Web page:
Evolution of Sterile Insect Technique in South Africa

SIT is not a new technique, but has over recent years been refined and successfully used in other countries to suppress or even eradicate a number of fruit fly species and other insect pests.

The SIT programme in South Africa was initiated in 1996 to address the increasing need in the deciduous fruit industry to create fruit fly-free areas (alternatively, areas of low fruit fly prevalence) in the Western Cape. As fruit flies are international quarantine pests, they can restrict the free trade in export fruit. Significant market advantages are therefore possible if fruit can be exported from fruit fly-free areas.
In 1997, the Joint Food and Agriculture Organisation/International Atomic Energy Agency (FAO/IAEA) Division of Nuclear Techniques in Food and Agriculture of the United Nations approved funding for the Agricultural Research Council’s Institute for Fruit, Vine and Wine (ARC Infruitec-Nietvoorbij) in Stellenbosch to undertake a 4-year project: “The feasibility of implementing SIT against Mediterranean fruit flies in the Hex River Valley”.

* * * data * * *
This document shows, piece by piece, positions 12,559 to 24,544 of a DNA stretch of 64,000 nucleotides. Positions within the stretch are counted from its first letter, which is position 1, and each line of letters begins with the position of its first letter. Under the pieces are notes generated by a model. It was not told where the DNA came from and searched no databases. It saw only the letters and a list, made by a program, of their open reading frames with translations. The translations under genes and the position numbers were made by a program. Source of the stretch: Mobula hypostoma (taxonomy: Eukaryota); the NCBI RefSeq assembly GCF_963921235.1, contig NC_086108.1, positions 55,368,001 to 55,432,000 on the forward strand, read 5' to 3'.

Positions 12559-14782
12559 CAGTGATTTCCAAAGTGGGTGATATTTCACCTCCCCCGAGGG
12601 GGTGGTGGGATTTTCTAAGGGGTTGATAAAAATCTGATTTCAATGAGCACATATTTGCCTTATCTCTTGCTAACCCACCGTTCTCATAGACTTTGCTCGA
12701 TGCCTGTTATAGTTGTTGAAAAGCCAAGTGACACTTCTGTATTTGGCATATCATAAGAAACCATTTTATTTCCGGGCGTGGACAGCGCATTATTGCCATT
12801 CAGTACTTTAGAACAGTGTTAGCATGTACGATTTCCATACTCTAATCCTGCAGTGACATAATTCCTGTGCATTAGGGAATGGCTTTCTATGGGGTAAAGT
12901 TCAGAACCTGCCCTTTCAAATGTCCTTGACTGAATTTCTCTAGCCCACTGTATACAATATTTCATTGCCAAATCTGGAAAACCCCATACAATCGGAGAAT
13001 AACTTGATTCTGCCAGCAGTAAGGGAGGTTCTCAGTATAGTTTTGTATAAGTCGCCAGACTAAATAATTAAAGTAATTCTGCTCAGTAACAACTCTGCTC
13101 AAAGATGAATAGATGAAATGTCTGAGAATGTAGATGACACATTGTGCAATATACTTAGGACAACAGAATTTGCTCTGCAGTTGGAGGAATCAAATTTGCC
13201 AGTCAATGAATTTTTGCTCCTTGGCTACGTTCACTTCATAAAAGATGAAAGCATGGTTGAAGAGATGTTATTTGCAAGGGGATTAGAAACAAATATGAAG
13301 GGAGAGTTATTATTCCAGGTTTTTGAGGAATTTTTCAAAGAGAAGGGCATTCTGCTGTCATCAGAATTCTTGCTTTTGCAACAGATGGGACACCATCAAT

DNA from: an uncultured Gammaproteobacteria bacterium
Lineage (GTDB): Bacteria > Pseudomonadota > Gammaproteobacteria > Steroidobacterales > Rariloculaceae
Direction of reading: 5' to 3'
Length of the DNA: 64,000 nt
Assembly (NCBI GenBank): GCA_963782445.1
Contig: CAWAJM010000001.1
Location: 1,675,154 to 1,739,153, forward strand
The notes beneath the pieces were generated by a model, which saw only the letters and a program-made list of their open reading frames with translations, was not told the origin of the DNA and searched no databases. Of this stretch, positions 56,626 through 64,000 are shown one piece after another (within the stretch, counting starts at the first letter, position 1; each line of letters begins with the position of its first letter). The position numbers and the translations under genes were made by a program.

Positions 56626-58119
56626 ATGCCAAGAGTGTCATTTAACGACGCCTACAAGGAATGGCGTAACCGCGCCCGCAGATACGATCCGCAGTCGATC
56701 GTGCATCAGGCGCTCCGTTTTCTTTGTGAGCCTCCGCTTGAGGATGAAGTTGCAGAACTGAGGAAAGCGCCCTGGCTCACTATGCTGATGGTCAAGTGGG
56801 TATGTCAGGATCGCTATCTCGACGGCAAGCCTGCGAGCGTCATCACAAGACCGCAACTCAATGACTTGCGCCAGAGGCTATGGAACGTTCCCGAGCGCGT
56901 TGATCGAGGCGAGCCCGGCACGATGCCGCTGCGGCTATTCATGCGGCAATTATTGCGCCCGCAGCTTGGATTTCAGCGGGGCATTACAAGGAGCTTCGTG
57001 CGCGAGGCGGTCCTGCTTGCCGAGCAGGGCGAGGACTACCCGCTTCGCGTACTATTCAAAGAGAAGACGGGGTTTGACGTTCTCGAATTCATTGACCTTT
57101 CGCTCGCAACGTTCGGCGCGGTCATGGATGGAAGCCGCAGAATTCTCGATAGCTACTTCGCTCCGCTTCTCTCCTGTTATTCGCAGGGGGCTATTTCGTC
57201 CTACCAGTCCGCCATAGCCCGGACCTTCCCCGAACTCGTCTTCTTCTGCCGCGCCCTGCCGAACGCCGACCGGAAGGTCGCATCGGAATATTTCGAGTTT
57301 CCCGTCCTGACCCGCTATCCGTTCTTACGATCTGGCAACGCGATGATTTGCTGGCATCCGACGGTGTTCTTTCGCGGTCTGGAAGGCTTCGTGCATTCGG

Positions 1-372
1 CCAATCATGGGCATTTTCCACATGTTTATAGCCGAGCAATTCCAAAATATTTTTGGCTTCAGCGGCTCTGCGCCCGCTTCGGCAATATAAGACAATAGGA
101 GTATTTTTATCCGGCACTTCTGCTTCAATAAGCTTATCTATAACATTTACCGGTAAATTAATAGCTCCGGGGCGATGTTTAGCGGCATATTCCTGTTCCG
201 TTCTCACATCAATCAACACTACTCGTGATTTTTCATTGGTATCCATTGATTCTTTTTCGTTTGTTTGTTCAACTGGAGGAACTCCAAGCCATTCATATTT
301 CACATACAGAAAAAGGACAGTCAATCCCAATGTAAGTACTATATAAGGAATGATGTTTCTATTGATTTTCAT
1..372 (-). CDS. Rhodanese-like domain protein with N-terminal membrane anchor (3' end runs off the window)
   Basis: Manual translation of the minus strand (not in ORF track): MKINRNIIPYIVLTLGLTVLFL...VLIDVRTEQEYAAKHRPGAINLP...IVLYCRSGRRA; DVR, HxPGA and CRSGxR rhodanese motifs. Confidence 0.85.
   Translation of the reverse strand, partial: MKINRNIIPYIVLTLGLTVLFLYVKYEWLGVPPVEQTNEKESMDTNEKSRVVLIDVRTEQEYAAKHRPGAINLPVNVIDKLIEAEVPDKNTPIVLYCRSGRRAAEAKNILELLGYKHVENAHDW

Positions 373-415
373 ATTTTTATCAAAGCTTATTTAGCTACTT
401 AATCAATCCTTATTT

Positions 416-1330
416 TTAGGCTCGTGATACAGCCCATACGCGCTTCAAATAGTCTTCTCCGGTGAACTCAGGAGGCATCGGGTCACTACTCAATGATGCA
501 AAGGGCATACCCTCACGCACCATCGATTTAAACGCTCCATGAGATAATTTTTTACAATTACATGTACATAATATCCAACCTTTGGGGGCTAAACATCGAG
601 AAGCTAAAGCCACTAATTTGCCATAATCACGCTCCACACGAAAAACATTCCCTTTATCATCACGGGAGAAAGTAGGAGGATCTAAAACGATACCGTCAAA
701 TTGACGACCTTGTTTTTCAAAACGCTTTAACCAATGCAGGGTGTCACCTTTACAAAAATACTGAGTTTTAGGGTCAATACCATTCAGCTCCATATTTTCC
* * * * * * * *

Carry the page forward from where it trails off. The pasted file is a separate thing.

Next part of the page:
IAEA Headquarters in Vienna

As part of this original feasibility study, an SIT Pilot Project was initiated in the Hex River Valley with a view to suppressing Medflies in an economical and environmentally compatible manner. The Hex River Valley is geographically ideally suited for an SIT programme, being well isolated from adjacent areas which may have fruit flies. It is planted mainly with a single crop – table grapes. A cost-benefit study showed it to be economically the most favourable of all areas in the Western Cape for a fruit fly SIT programme, based on a comparison of conventional control costs versus estimated SIT costs.

Hex River Valley